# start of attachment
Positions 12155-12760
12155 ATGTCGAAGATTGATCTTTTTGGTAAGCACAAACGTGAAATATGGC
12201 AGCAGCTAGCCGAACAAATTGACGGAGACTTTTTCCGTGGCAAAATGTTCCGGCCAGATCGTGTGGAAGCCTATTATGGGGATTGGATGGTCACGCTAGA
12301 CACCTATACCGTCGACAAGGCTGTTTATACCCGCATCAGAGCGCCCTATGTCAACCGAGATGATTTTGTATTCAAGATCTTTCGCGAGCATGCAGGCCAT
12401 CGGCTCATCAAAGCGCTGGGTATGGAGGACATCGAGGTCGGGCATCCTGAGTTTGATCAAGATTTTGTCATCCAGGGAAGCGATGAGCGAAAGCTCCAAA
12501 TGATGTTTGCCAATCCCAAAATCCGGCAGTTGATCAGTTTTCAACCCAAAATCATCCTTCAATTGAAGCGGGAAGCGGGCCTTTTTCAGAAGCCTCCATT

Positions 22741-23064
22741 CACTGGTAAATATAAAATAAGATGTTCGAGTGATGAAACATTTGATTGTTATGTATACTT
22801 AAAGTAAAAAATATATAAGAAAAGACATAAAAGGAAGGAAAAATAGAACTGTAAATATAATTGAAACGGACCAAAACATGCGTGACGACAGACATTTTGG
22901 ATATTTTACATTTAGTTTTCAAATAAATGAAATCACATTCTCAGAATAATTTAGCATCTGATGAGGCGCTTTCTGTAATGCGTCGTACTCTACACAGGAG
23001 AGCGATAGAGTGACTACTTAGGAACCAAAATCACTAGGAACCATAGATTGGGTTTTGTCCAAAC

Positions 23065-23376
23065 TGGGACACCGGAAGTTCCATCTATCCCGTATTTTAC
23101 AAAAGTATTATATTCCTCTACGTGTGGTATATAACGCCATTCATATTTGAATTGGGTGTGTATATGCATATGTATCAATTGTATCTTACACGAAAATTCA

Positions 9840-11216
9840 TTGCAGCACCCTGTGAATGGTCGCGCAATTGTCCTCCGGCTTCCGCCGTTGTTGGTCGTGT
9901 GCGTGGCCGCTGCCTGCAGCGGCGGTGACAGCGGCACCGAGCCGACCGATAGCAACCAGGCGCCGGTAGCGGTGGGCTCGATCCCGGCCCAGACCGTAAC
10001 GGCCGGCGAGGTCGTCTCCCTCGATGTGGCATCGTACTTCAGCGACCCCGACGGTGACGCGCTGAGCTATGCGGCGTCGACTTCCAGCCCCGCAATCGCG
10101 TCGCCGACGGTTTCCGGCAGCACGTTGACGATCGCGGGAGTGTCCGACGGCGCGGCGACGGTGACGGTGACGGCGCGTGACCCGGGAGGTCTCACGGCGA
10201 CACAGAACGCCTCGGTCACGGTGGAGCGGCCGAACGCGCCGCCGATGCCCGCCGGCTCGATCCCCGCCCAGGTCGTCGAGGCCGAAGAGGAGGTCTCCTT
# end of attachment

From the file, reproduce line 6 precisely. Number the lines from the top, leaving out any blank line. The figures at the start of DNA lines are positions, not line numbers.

12501 TGATGTTTGCCAATCCCAAAATCCGGCAGTTGATCAGTTTTCAACCCAAAATCATCCTTCAATTGAAGCGGGAAGCGGGCCTTTTTCAGAAGCCTCCATT